My travel planning experience goes way back to when I put together my first adult adventure, a trip to the 1976 Olympics in Montreal, Canada. I was a senior at Fresno State University and was waiting to hear if I had been accepted into a master’s program in Exercise Physiology and Sports Medicine at the University of Oregon in the fall. I learned that tickets for the Games were to go on sale at Montgomery Wards, a department store with a location near my parent’s home in the San Fernando Valley. I didn’t have a lot of money to spare, as most of what I earned working part-time for the LA County Parks and Recreation Department went to pay for my college tuition and expenses, but I saw this as a once in a lifetime opportunity. By today’s standards, tickets were “cheap”, some costing as little as $2, although I did splurge and bought some for a medal round of track and field that were more in the range of $20. The expensive part was getting to Montreal (nearly 3,000 miles away). I recruited a friend from college and two of my cousins from Minnesota to help share the expenses. I bought a 10×10 canvas tent and a few accessories for the cross-country trip and secured a place for us all in a youth hostel in downtown near the subway station. I went to AAA and got a bag full of road maps, travel guides, and camp books. Even with a bicentennial add-on to New York and Philadelphia, the three-week trip cost us each less than $300. We never stayed in a motel. It wasn’t a glamorous trip, but oh what an adventure. I was hooked.
When I got married a few years later and we started our family, finances were still tight (especially with colleges down the road) so most of our family trips involved camping. We bought our first VW Weekender van (the back seat folded flat to make a large bed) just before our oldest was born and upgraded to a VW Vanagon Camper a few years after that. We stayed mostly in state or National Park campgrounds and cooked most of our meals at our campsites. I don’t recall taking a plane trip as a family until my son had an opportunity to participate in a summer program (AIM) at the Coast Guard Academy after his junior year in high school. The rest of us went along to check out the area (I was the only one who had ever been “east of the Rockies”). So it was a bit of a learning experience arranging for flights, airport parking/transportation, car rental, meals and etcetera. Although our finances had improved over the years, I still was concerned about getting good value for the money spent. On-line travel sites were in their infancy and I had zero experience with travel agencies so I had to piece together as best I could with the resources available. In the end, everything worked out fine and I gained some added confidence that would serve me well over the years.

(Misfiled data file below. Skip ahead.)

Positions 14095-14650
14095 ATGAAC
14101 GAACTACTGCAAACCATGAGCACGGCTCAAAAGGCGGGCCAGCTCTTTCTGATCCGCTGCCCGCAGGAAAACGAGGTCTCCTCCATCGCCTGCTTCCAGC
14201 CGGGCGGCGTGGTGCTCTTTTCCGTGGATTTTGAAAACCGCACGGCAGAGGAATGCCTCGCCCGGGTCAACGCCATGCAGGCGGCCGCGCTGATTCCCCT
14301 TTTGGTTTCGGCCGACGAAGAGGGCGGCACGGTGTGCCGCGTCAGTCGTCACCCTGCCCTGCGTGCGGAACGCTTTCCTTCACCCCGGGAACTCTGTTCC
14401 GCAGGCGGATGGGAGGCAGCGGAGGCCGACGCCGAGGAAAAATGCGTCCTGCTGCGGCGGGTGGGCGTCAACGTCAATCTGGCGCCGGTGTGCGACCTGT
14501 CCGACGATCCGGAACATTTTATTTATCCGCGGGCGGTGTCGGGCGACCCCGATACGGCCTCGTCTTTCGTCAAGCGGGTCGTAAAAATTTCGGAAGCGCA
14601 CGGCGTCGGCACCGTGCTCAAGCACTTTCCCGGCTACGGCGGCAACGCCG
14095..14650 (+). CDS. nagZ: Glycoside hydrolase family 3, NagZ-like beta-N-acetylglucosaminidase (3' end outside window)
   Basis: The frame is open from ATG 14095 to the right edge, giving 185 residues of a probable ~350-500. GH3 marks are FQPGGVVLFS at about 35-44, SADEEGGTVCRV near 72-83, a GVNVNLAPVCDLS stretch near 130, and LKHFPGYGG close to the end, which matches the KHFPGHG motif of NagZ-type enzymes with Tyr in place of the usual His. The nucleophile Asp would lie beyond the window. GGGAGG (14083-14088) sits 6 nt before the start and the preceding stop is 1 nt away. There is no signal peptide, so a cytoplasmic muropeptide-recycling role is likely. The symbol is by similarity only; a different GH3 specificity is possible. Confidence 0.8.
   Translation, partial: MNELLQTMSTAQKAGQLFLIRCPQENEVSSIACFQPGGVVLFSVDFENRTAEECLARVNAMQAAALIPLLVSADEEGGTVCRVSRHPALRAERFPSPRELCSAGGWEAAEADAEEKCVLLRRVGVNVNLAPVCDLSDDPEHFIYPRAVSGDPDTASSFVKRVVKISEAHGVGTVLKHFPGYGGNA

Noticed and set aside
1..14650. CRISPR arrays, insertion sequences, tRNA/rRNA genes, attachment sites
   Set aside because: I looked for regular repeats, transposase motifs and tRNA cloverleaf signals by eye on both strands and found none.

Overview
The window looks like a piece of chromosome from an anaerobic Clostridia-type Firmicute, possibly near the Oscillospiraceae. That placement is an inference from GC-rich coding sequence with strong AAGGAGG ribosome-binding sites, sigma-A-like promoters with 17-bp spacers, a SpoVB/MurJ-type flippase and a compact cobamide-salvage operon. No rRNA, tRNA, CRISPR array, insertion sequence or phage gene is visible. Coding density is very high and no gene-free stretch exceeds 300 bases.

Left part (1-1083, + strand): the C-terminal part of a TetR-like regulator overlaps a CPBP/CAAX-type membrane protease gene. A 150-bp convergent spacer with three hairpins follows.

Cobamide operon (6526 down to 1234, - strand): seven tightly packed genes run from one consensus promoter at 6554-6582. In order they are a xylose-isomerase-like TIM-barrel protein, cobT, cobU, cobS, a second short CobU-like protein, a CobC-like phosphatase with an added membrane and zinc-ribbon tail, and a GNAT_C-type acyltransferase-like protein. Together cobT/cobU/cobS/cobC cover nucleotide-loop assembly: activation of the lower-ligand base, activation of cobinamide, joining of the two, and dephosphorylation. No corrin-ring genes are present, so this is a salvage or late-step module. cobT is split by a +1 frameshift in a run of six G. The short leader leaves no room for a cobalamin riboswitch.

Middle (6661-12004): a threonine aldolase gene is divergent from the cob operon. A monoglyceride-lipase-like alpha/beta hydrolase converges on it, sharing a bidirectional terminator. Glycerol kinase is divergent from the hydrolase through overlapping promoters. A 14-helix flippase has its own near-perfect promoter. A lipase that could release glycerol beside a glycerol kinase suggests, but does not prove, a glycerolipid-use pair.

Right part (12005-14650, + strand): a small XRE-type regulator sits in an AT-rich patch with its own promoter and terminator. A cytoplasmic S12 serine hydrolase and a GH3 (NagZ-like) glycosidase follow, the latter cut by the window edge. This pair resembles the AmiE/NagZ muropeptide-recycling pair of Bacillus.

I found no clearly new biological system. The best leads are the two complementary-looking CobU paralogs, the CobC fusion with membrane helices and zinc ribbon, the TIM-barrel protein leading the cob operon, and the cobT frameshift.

A lot has changed since that first family plane trip to the East Coast. The 9/11 attacks took place just over a month after we returned from New London. Josh ended up earning a scholarship to the Coast Guard Academy and our daughter to the University of Maine two years later. Between friends and family weekends, sports tournaments, visits, graduations, and eventually looking for a retirement home in Maine we probably flew back and forth between the west and east coast more than a dozen times before eventually moving to our log cabin not far from the University in 2007. During that time, ubiquitous travel sites like Travelosity, Orbitz, Kayak, Hotels.com and Trivago exploded on-line. And while they can be helpful in comparing prices and services, there is no match for personal experience gained from past travel, both positive and less than. In the years since our “kids” have graduated and have moved around the country and the world for their jobs, we too have expanded our travels, not just to visit them in their new locales, but also to explore places in the world that piqued our interest and curiosity. There is no one right way to find or plan a trip and over time we have learned to be open to new ideas. Sometimes we use a trusted small-group tour company like National Geographic or Vantage who have taken us on wonderful adventures to Antarctica, the Galapagos, Africa and Norway as well as hiking adventures in Scotland and England. But we have also taken bargain trips to Machu Pichu, Iceland, and soon to Ireland, that we discovered on Travelzoo. The first big trip we took following retirement was a freighter cruise to the Marquesas Islands in the South Pacific, something I was unaware even existed but that my husband had furtively always been interested.
There is as many ways to plan a travel adventure as there are places in the world to explore. I have had many great travel experiences that cost very little and others that we had to save money to be able to afford. All have added to the tapestry of our lives. Get out there and find your next adventure.